Monday, 20 May 2013

Noise Problems? You Need PPE Right?



When organisations think that they have a noise problem there’s any easy fix right? Just get some hearing defence and the problem goes away, or so some think but that is a really bad idea.

Firstly you need to identify whether you do or do not really have a problem. There are a number of low cost noise sampling machines on the market; these give a decent guide as to whether there is a noise problem. There is an even more simple approach – if you can’t reasonably hear a normal conversation at a distance of 2 meters then you may have a problem with noise. If you use any of these techniques to eliminate the need for further action I would recommend that you record these measurements and that you repeat them periodically.

If there is any indication that you do have a noise problem you should first try to eliminate it. Unfortunately this often means stopping the noisy activity, which is often unreasonable. Maybe you could reduce the noise by buying new machinery, which may be quieter (safer) by design, perhaps improving maintenance of equipment could reduce the noise too. Consider the possibility of moving noisy processes out of the work areas containing the most people or even placing them in sound booths. Sometimes it is not just the level of noise that we expose people to that causes the problem but the amount of time that they are exposed for. Perhaps task rotation could help to reduce the risk of noise induced hearing loss.

PPE, in this case hearing defence, is a weak control. It relies on people understanding the problem, the limitations of the hearing defence and how and when it must be worn. Also, when we issue hearing defence we are relying on people to wear it. There are a number of versions of the hierarchy of risk control. PPE is at or near to the bottom on just about all of them, there's a reason for that.

If you must rely on hearing defence to protect people at work from your noise issues you will first need to identify the nature and extent of the problem. Commission a noise survey to identify the levels and frequencies of your noise. You will need the resultant report to identify the appropriate level and type of protection. Different types of hearing defence work better at certain frequencies than others, some are more appropriate in certain environments or for certain activities.

If you select hearing defence on the basis that anything is better than nothing you should bear in mind that the PPE that you buy may be excellent protection in some circumstances but not necessarily yours and over attenuation (too much protection) can be even more dangerous than no protection at all.

Having settled on PPE as your chosen control you will need to confirm that it is affective. Knowing that your hearing defence is the correct type for your noise doesn’t mean that it is working, perhaps people do not wear it or maybe they don’t wear it correctly. I have even seen cans with their foam inserts removed, so the wearer could hear the radio and chat with their colleagues. Medical surveillance (audiometric testing) is the solution.

Noise is just one of many of the problems that we need to control in the workplace. If you would like to know about more of the hazardsthat we need to consider take a look at this link.

Wednesday, 8 May 2013

Location Hazards




The intention of the project is to confirm that you understand the risk assessment process. Risk assessments must be capable of communicating the particulars relating to the problems faced in your workplace.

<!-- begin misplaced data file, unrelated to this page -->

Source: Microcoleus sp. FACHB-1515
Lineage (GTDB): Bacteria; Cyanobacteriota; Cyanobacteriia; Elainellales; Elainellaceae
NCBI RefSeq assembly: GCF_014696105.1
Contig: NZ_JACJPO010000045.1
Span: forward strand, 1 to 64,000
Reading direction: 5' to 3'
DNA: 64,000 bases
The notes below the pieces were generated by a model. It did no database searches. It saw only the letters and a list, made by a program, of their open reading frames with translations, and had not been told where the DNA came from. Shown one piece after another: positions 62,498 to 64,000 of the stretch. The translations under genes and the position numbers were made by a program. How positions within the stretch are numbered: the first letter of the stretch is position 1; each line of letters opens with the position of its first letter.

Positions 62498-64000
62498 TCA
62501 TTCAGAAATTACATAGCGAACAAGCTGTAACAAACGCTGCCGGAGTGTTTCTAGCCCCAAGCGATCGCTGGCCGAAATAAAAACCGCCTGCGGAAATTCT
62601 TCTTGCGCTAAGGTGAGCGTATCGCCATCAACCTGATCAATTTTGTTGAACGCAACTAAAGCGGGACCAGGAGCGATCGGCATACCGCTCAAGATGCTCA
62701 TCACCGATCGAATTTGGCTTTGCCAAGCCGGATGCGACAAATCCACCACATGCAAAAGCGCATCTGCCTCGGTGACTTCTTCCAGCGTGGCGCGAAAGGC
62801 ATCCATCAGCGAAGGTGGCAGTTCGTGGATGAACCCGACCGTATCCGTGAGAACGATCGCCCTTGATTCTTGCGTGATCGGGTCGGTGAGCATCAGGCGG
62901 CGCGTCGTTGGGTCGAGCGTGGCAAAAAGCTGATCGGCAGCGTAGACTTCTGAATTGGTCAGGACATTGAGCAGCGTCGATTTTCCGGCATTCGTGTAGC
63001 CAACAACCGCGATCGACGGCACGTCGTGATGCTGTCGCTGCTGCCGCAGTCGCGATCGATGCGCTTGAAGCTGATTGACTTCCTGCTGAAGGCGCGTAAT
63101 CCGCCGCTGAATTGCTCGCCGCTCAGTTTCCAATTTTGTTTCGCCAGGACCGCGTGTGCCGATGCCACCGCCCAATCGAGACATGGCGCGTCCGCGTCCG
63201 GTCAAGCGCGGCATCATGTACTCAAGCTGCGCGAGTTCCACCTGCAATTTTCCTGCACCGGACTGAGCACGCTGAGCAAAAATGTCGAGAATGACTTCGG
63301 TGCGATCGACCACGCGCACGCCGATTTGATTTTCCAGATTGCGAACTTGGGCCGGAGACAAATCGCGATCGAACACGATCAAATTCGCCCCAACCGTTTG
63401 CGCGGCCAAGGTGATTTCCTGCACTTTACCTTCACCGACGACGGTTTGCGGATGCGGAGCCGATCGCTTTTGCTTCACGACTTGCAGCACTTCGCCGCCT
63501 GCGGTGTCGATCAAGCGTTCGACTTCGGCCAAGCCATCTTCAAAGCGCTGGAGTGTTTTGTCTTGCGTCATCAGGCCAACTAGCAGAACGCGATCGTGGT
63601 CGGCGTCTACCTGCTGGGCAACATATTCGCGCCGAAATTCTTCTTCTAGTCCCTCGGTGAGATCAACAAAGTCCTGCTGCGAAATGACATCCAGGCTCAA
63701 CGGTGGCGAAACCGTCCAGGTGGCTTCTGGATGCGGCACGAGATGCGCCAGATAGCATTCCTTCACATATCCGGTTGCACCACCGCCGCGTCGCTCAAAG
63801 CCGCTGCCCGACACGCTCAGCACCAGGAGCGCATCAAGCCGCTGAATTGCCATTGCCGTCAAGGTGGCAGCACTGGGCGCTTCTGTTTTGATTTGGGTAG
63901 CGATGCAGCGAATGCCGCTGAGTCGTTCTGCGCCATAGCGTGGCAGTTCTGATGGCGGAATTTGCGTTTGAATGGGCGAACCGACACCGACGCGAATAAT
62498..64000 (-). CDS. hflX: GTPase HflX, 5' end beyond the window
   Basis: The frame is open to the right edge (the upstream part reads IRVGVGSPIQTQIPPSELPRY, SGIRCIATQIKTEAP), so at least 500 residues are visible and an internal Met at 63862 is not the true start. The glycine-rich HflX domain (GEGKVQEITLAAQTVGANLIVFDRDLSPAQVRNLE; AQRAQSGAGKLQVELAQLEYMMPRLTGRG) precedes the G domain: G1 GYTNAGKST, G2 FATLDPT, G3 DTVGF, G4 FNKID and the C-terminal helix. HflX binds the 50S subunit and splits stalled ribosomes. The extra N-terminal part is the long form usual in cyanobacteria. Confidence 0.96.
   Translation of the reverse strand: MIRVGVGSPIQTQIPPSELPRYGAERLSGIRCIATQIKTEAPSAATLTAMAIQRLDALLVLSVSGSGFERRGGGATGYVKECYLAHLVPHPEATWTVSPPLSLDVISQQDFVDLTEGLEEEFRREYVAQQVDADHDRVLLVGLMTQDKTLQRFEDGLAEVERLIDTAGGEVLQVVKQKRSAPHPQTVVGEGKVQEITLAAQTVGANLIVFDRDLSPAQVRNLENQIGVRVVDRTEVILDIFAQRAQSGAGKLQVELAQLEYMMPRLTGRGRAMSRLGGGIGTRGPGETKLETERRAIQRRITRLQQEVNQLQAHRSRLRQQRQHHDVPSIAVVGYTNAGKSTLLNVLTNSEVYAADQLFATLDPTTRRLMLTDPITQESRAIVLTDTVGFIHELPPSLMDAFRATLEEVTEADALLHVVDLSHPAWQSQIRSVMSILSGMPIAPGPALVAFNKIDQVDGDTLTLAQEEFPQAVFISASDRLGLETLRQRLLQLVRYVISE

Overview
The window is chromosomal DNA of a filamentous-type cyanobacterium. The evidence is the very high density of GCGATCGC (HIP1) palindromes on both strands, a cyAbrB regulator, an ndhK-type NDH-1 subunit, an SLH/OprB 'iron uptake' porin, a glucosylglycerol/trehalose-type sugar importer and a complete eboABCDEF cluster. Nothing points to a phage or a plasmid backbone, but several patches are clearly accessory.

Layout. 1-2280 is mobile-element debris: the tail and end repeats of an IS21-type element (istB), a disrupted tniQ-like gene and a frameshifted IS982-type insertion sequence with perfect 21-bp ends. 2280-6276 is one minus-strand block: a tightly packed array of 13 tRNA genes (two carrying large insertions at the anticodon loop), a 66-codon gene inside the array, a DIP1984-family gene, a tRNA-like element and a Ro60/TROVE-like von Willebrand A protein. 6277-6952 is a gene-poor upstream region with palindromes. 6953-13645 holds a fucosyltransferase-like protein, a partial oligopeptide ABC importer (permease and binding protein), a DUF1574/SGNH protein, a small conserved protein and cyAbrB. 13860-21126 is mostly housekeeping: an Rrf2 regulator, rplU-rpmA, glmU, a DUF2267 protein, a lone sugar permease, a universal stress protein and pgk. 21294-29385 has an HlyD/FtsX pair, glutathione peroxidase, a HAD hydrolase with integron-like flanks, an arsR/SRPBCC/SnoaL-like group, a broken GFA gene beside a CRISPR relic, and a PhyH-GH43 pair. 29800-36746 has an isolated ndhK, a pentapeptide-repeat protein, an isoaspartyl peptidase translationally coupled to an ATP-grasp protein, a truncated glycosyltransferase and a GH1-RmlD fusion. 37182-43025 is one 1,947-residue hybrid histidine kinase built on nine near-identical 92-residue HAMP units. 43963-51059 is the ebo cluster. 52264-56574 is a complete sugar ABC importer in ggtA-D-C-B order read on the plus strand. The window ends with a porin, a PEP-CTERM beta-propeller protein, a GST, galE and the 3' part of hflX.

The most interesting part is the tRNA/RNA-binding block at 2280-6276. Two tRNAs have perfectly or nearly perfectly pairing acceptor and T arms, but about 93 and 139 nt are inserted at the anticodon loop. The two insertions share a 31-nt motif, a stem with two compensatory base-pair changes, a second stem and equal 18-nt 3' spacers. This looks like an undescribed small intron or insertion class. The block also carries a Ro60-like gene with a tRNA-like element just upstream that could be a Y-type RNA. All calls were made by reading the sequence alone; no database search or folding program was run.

You could test whether your project achieves this by getting someone who hasn’t been involved in your assessment to read it and confirm to you that their understanding aligns with your intended meaning.

Here’s an example of a location hazard along with some pointers on common mistakes:

Description of the location
The directors desk is situated in front of a south facing window

Most common mistakes
The description needs to be in relation to the hazard. There are many ways that we could describe the director’s desk such as the director has a mahogany executive desk. Irrelevant! Although this may be true unless the colour of the desk causes a problem its inclusion here is not required.

Description of the Hazard
During summer months the director sits in direct sunlight, exposing him to the harmful rays of the sun and to uncomfortably hot conditions.

Most common mistakes
One word answers and lists of consequences are the most common problems here. A hazard cannot be describe in a single word and a consequence is not the same thing as a hazard.

Wednesday, 19 September 2012

Bored, Bored, Bored, Bored

Is that how you feel during training? I know that I have on some of the courses that I have been force fed.

There's no reason for training to be boring, it's the sign of a poorly designed course or an inept trainer. For those who want to do the IOSH Managing Safely course your in luck. There is a trainer that gets everyone involved, that makes learning an enjoyable experience and has a fantastic success rate with this course.

Not only is this IOSH Managing Safely course great fun but you don't need any qualifications to get onto it. Discreet provisions are made for people that cannot, for whatever reason, spell or have no confidence in their ability to write.

There's a course starting tomorrow but don't worry, it's not too late, there is at least one course every month and sometimes as many as 3 courses in a month. If you're feeling nervous about doing your IOSH Managing Safely training don't be. Instead check this out.

Thursday, 30 August 2012

Control of Substances Hazrdous to Health (COSHH)